What is corruption?
According to Transparency International, “Corruption is the abuse of entrusted power for private gain.” Corruption is about breaking socially established expectations of appropriate behaviour. Corruption does not only take place in the public sector, it also occurs in non-governmental organisations and private enterprises. It involves both the receiver and giver.
Estimates by the World Bank suggest that 20–40 per cent of water sector finances are being lost to dishonest practices. Corruption in the water sector can involve:
- Collusion or bribes over contracts,
- Officials turning a blind eye to transgressions,
- Officials enjoying personal or political gain from favours,
- Favouritism, clientelism, cronyism and nepotism,
- Illegal fees to water companies for standard services, or even
- Fraud, embezzlement and theft.
More specifically, common examples can include: cutting red tape in applications for reservoir water abstraction, giving preference to certain providers in water service or infrastructure contracts, expediting a household’s connection to municipal water supplies, or falsifying water meter readings…
How does it affect the water sector?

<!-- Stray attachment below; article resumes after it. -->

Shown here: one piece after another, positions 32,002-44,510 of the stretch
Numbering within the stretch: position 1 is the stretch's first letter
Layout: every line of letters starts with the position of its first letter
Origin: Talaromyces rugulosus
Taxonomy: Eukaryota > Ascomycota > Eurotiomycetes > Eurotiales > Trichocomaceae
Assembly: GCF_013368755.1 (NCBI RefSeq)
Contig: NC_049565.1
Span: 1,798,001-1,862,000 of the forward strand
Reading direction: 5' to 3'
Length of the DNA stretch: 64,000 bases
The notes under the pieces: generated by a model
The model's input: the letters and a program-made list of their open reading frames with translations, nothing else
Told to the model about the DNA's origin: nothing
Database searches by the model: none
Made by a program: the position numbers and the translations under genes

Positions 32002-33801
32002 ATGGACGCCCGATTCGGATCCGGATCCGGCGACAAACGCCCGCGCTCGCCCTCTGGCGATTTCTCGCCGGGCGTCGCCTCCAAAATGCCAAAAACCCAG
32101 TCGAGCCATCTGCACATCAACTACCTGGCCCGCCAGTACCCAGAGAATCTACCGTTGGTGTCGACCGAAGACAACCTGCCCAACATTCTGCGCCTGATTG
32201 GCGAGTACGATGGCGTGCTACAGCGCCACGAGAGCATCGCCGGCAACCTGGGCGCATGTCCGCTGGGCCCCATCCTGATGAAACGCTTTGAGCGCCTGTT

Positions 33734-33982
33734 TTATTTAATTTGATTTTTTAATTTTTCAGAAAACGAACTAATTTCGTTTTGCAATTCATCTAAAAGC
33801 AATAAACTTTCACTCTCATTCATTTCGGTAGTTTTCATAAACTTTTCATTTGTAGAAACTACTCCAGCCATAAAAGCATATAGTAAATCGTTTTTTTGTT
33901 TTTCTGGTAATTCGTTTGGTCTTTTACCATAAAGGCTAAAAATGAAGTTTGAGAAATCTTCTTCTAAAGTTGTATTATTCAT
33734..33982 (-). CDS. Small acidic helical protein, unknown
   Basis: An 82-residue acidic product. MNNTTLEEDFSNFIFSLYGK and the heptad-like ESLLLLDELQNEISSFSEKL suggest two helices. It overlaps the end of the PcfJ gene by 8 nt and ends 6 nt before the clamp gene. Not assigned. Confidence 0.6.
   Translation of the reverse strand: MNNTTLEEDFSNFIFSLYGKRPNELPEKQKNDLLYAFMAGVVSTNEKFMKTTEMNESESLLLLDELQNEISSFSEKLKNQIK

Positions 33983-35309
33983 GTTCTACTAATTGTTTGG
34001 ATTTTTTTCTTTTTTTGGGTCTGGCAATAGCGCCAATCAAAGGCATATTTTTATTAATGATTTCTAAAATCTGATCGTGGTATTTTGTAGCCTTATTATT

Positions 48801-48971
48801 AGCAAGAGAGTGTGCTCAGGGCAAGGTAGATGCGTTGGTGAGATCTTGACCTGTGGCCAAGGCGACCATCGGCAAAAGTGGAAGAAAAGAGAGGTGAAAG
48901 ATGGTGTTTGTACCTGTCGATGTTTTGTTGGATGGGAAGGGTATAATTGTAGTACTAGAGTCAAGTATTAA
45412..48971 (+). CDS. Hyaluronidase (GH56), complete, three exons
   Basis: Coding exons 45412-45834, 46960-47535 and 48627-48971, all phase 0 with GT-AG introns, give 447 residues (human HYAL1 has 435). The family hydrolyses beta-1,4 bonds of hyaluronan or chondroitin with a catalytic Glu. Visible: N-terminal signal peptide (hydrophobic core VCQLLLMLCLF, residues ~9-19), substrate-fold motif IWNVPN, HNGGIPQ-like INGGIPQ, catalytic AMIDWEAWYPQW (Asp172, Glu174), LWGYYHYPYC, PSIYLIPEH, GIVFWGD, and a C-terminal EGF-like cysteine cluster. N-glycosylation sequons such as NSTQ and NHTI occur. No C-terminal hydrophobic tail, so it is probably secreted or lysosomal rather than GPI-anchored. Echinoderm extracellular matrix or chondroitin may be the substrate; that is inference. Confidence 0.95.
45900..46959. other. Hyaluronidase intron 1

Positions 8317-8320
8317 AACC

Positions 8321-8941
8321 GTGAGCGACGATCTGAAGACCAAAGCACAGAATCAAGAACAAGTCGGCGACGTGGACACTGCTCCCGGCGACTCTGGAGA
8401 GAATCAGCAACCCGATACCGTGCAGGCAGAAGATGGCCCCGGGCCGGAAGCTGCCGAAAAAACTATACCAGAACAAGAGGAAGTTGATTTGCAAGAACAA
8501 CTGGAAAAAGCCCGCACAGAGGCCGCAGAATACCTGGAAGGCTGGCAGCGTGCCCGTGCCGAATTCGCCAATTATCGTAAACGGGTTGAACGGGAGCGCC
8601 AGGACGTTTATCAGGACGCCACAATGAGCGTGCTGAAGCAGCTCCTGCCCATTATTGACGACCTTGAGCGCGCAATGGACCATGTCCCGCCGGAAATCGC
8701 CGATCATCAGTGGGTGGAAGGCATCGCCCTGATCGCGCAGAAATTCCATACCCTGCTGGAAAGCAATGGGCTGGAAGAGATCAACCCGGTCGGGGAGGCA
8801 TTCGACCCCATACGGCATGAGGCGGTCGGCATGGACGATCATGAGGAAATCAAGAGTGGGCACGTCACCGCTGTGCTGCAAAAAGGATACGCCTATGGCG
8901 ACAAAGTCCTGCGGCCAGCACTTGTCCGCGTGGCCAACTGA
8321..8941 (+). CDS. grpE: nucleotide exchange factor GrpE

Corruption in the water sector is both a cause and a consequence of poor governance in the water sector.
It is not specific to a given country or region and or to the water sector. However, the global water sector does have specific characteristics that make it vulnerable to corruption.
Corruption thrives where transparency, accountability and participation are weak and where public sector and financial management capacity are low. It can be encountered at the highest levels of government where it would distort central functions. This is grand corruption and can involve large exchange of money. Contract awards for large infrastructure projects in the water sector can be affected by such corruption. Petty corruption on the other hand, involves the exchange of small amounts of money, the granting of minor favours or the employment of friends and relatives in lower positions. It is smaller but more frequent and pervasive. In aggregate it can represent large sums of money and significant processes.
Generally, corruption in the water sector:
- Hinders full and fair enforcement of laws and regulation
- Deviates money channels from planned purposed in the water sector
- Destabilizes sharing processes
- Inflates costs
Whatever its form, corruption in the water sector ultimately leads to higher costs and reduced access to water, especially for the poor and most vulnerable.
Water is a foundation for development. Without it: there’s no economic growth, no industry, no agriculture; disease and infant mortality thrive. The hours lost daily fetching water keep many women out of work and children out of school. By diverting resources from where they’re most needed, corruption exacerbates already difficult challenges far beyond the water sector and puts lives and livelihoods at risk.
What can be done?
Water integrity is the strongest counterforce to corruption in the water sector. Water integrity implies honesty. It is based on the three pillars of Transparency, Accountability and Participation (TAP) and aims for equity and sustainability. It can be promoted and enhanced to address all the major risks of corruption in water.